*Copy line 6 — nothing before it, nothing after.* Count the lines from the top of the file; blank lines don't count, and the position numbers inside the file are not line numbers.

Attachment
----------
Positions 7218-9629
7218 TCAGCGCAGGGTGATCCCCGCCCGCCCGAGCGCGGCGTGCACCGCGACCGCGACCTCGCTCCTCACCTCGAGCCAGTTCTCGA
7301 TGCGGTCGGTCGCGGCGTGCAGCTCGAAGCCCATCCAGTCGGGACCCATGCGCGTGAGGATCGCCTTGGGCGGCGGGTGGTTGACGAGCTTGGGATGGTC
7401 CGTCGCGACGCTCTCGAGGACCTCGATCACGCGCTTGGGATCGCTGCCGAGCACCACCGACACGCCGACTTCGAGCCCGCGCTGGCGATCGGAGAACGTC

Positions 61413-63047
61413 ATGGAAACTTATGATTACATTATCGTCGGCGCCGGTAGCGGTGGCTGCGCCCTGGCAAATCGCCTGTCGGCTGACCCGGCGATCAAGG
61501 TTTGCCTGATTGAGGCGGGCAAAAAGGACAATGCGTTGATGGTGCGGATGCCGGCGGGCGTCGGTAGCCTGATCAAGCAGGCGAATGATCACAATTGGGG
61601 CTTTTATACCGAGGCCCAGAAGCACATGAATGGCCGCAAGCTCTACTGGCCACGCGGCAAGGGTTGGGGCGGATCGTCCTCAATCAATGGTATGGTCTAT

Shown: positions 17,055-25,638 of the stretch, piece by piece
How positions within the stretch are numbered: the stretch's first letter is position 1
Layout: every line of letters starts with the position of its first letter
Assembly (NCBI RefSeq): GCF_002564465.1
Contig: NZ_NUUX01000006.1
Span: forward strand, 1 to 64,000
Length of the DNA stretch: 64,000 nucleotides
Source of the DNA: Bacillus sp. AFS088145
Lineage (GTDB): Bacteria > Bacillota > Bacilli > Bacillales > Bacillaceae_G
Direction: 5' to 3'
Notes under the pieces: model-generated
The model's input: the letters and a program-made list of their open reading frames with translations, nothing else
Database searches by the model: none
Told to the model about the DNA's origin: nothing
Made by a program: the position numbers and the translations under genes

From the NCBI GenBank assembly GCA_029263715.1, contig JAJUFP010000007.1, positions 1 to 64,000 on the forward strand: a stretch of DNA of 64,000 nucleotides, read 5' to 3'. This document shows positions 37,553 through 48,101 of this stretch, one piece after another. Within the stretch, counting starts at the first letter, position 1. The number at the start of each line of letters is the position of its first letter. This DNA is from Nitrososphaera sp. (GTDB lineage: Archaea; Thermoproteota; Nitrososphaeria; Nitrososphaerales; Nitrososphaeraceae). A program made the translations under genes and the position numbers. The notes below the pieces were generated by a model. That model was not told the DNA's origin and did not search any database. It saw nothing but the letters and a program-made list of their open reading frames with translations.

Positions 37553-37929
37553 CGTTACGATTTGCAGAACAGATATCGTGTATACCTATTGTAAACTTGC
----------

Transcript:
61413 ATGGAAACTTATGATTACATTATCGTCGGCGCCGGTAGCGGTGGCTGCGCCCTGGCAAATCGCCTGTCGGCTGACCCGGCGATCAAGG